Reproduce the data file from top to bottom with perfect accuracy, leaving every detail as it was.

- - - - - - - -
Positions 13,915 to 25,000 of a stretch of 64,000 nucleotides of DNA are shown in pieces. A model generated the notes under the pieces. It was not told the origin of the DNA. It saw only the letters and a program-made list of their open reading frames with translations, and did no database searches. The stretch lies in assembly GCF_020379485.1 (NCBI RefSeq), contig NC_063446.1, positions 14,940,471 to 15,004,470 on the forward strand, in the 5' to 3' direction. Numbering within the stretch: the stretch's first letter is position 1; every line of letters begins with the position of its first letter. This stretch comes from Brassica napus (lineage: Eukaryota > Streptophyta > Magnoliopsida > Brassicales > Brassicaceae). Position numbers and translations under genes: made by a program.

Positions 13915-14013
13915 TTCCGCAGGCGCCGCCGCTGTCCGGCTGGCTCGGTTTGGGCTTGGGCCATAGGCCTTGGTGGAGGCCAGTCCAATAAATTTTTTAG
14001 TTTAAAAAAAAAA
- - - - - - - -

Positions 13,915 to 25,000 of a stretch of 64,000 nucleotides of DNA are shown in pieces. A model generated the notes under the pieces. It was not told the origin of the DNA. It saw only the letters and a program-made list of their open reading frames with translations, and did no database searches. The stretch lies in assembly GCF_020379485.1 (NCBI RefSeq), contig NC_063446.1, positions 14,940,471 to 15,004,470 on the forward strand, in the 5' to 3' direction. Numbering within the stretch: the stretch's first letter is position 1; every line of letters begins with the position of its first letter. This stretch comes from Brassica napus (lineage: Eukaryota > Streptophyta > Magnoliopsida > Brassicales > Brassicaceae). Position numbers and translations under genes: made by a program.

Positions 13915-14013
13915 TTCCGCAGGCGCCGCCGCTGTCCGGCTGGCTCGGTTTGGGCTTGGGCCATAGGCCTTGGTGGAGGCCAGTCCAATAAATTTTTTAG
14001 TTTAAAAAAAAAA